One Voice – Billy Hanks Records


$7.99 plus s/h














“One Voice is a treasure chest of songs, one that subtly demands to be opened repeatedly to let its wonderful contents out.

The best thing about Will Cary is the lack of anything spectacular. No gimmicks, no cutesy lyrics, no trickery – just mature, strong music.

Cary’s lyrics deeply touch the basic human emotions with a simplistic yet knowing style. On “Peace of Mind” he sings, “What can I say, what can I do?/ to make any difference in this world/So many people caught in a trap/ They’re looking for something you can’t find on a map.”

All the songs on “One Voice” display a sense of wizened maturity and tell the stories of someone who has seen all shades of life and knows where to look for the rainbow.

Slip this album on like a favorite shirt and you’ll see how comfortable it feels. I listened 10 straight times and would be happy to do it again. The songs flip-flop between folk and rock with a little edge thrown in every once and awhile to keep your attention.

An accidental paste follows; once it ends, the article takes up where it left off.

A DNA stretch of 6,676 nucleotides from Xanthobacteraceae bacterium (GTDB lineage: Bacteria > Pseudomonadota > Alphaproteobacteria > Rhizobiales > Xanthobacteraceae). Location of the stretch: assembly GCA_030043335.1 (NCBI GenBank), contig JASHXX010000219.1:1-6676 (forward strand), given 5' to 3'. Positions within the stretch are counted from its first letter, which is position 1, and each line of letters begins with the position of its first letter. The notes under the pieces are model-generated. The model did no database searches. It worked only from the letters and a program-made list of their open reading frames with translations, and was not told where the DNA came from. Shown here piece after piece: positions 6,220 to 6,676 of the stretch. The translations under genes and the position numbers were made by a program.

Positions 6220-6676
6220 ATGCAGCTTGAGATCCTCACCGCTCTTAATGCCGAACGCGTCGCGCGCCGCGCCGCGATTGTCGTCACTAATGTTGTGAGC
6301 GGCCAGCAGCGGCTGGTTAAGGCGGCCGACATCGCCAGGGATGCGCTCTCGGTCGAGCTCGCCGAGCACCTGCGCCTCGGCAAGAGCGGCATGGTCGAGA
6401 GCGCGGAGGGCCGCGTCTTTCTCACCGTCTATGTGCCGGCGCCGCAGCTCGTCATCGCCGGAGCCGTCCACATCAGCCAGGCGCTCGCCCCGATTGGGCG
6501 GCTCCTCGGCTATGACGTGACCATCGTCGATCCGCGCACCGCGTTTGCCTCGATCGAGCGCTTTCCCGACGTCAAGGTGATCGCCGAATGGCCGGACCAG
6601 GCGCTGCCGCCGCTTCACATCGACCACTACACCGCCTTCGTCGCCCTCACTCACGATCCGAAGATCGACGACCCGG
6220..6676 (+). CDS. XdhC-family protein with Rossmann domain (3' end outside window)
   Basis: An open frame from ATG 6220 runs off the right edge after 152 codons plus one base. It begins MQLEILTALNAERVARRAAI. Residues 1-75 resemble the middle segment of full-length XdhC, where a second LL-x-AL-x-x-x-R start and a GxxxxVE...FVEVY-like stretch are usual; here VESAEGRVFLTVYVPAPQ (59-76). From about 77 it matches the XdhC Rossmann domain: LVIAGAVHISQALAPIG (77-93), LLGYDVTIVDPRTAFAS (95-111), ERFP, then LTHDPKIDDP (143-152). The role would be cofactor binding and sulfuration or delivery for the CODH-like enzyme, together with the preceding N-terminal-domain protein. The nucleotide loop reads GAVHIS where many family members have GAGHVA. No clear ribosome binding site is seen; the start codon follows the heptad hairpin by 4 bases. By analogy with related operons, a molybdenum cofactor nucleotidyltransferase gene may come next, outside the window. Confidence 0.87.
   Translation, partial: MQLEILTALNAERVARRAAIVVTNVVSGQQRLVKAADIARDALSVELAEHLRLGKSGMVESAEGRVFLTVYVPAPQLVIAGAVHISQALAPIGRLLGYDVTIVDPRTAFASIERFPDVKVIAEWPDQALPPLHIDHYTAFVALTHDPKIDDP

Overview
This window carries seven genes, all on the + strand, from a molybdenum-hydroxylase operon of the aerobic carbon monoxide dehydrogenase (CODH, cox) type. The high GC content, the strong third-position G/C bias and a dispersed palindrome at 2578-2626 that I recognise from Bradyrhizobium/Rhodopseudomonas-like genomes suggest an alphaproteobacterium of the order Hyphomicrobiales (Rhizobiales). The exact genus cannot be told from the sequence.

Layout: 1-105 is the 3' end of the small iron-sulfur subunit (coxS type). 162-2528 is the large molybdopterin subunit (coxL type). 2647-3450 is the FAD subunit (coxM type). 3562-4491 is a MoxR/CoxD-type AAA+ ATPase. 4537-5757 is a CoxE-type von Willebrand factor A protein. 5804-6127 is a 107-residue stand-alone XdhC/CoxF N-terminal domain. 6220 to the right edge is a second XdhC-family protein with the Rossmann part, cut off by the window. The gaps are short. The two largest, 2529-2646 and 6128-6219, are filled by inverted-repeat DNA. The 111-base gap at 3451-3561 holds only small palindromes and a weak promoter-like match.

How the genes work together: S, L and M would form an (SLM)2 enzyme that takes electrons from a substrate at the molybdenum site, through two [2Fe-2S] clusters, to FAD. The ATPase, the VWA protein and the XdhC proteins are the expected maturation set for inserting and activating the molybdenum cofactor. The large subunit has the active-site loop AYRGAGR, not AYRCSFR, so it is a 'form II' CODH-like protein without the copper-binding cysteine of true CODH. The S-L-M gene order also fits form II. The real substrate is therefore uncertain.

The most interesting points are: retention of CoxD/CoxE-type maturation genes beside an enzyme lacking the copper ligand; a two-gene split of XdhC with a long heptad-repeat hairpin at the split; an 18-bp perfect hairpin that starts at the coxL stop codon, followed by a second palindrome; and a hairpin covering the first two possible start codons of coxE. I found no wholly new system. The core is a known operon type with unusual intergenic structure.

‘Couldn’t Love You More” and “One Voice” almost reek of sincerity and Cary has no trouble convincing listeners he’s not just singing from the mouth but from the heart.

Kory Wilcoxson
Louisville Music News
February 1994


Any album that includes songs written by Paul Brady and John Martyn is already points ahead. Cary has a lot in common with singer-songwriter John Hiatt. Both write soulful, melodic rock ‘n’ roll, both have a singular vocal approach that simultaneously lends weight and humor to their material, and both know how put a band together.

“One Voice” begins with the catchy “Baby You’re The One,” then slips into Cary’s exquisite reading of Brady’s “Blue World” which will make you want to hit the replay button for a couple of hours. Don’t or you’ll miss the country barn-burner, “Family Man.”

Then comes the ethereal beauty of Martyn’s “Couldn’t Love You More,” the tangled rhythm and blues of “Love and Emotion” and “Peace of Mind” and the pure pop of “Reach For The Stars.” Cary ends the record with the brooding politics of  “Where Is The Sense In It All? and the fiery optimism of the title track.

The playing on “One Voice” is masterful, a potent blend of  rolling keyboards and bracing guitars over a solid bottom. And while Cary’s lyrics may not cover much new ground, they’re sung with genuine conviction. Frame it all with Nashville veteran Dave Pomeroy’s warm production, and you’ve got one voice that deserves to be heard.

The Courier-Journal, March 19, 1994
Tune In/ Scene Magazine/ Allen Howie

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